Microsoft Deepens Its Relationship With Facebook, Again

Oct 25, 2007  •  Post A Comment

In what appears to be a coup for Microsoft, the Redmond, Wash.-based software giant is taking a $240 million equity stake in Facebook in a round of financing that values the company at $15 billion.
As part of the deal’s terms, Microsoft will be the exclusive third-party ad-platform provider for Facebook. It also will begin to represent some Facebook inventory internationally.
Microsoft already has a deal to sell third-party IAB-standard display advertising on Facebook in the U.S. Earlier this year the terms of this deal were extended to 2011.
What do with the cash?
With the injection of cash and the mammoth valuation, it begs the question just what will Facebook do with all that money? For one thing, it’ll invest more resources into wooing advertisers.
“We see continued improvement and great progress with the overall monetization of the Facebook inventory,” said Owen Van Natta, chief revenue officer at Facebook. He also said the funding would allow the social network to continue its hiring spree, expand internationally and “focus on innovation and how we create an even richer experience for users.”
Microsoft and Google were both said to be in the running to finance this latest round of funding. At stake is an entry into arguably the Web’s hottest property and a potential advertising goldmine should Facebook be able to mine the vast amounts of data its users upload onto their profiles and use that information to target advertising. The company is on the brink of making a major push toward doing just that, hosting an advertiser-focused event Nov. 6 in New York.
Facebook also recently trademarked the term “SocialAds.” According to two ad-industry executives familiar with the company, it is interested in targeting its users with advertising off Facebook via a network play, a move Facebook has not confirmed.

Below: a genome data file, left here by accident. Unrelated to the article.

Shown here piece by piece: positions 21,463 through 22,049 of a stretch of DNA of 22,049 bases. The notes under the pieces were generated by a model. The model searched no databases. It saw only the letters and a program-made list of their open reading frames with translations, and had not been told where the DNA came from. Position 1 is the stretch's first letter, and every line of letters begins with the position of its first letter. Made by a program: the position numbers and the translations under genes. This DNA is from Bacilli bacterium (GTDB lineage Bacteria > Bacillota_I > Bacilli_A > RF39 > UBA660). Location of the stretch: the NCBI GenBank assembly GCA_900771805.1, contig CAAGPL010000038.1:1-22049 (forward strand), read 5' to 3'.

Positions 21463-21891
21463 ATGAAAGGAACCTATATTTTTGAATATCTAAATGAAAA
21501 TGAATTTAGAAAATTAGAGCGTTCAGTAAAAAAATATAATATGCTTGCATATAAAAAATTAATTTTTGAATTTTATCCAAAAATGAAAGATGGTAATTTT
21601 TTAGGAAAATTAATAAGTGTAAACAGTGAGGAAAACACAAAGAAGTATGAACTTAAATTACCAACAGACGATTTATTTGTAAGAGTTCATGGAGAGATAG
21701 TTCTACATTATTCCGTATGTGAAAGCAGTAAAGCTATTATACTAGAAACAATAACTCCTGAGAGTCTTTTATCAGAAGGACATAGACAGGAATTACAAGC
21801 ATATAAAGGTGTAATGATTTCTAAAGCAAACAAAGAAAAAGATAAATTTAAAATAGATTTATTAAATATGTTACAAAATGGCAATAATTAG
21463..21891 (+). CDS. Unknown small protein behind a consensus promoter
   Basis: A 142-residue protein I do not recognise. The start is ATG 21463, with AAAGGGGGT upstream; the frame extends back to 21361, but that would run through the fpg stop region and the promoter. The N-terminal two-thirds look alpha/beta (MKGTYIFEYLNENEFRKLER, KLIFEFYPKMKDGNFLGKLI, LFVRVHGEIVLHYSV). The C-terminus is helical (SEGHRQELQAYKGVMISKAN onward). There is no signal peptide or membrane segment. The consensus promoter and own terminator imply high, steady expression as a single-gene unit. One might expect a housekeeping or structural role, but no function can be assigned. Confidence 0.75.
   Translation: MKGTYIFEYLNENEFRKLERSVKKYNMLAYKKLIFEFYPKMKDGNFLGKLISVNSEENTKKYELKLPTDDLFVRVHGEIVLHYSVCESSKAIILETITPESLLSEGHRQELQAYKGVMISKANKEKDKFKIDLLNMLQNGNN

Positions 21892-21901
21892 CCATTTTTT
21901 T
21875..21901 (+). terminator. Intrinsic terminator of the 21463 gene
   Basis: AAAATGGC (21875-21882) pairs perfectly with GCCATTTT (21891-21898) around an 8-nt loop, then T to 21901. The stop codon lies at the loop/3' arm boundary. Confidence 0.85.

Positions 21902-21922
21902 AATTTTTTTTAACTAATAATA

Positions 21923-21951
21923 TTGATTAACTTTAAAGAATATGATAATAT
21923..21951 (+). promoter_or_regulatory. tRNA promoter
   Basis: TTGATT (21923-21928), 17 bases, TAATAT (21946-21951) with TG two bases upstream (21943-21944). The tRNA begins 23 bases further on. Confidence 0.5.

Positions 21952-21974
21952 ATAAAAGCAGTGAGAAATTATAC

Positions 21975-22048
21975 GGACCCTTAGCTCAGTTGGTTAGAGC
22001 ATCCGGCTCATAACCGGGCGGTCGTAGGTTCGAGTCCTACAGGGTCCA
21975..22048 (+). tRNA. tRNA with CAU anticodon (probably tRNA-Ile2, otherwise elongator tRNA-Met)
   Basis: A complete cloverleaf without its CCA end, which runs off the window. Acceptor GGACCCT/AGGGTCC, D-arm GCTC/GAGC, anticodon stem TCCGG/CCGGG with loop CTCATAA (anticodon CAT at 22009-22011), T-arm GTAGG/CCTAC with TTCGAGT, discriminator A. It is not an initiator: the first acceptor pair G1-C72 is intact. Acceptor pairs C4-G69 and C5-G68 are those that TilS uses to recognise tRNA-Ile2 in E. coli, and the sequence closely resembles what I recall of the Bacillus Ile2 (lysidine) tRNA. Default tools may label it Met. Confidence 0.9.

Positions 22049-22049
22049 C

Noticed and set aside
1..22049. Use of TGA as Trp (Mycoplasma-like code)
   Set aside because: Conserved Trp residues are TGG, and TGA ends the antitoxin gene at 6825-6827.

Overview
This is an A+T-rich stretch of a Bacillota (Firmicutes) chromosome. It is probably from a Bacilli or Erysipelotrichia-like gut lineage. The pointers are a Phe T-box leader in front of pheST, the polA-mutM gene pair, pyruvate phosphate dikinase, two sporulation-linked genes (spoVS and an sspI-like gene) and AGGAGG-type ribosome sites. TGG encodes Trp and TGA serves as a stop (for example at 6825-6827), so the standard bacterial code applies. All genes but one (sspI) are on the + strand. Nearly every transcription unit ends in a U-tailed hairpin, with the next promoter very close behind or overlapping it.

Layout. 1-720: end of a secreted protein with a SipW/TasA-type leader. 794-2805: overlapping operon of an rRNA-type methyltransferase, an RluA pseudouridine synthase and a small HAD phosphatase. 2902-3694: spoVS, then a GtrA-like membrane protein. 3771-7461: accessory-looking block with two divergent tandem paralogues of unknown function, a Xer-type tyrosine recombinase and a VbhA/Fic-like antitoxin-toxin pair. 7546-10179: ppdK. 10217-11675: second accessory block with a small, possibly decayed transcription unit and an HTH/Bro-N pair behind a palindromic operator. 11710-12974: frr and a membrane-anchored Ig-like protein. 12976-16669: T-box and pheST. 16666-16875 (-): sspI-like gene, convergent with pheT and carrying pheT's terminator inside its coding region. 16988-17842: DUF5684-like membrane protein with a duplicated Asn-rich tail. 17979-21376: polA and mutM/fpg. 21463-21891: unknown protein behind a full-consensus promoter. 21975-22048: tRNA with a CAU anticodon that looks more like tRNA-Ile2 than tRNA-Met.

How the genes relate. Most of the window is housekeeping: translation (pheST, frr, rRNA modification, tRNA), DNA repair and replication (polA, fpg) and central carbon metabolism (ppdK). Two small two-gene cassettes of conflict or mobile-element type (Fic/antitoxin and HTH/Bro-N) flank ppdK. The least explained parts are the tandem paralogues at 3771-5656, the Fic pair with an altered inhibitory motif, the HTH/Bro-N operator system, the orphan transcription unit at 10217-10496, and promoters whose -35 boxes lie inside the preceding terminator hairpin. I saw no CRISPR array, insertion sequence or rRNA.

Kevin Johnson, president of the platforms and services division at Microsoft, builds on the value proposition to advertisers globally “as Facebook innovates around new ad types unique to the social experience.”
Interpublic’s smart move
Incidentally, one of the most prescient investments into Facebook now appears to be Interpublic Group of Cos.’ summer 2006 commitment to spend $10 million in media dollars on the site in exchange for a 0.5% stake. That investment’s value today? About $75 million, if all the valuations pan out.
On a conference call announcing the Microsoft deal, there was some back-and-forth on whether it includes search technology and monetization. “The deal does not include Web search,” Mr. Van Natta said during the conversation.
Addressing the massive $15 billion valuation of Facebook, a company that will bring in about $150 million in revenue this year, Mr. Johnson said it “was not outside the realm of possibility” for Facebook to grow to 200 million or 300 million users. “You can combine that with monetization opportunities and combine that with average revenue per user … and very quickly get to these levels of valuations,” he said.
“It’s pretty obvious they’ve got big plans in advertising,” said Debbie Aho Williamson, senior analyst at eMarketer. “They may have intentions to become the Google of social-network advertising.”
Worldwide social-network ad spending is predicted to be $1.235 billion in 2007 and reach $3.63 billion by 2010. In the U.S. those numbers are $900 million for this year and $2.515 billion for 2010.


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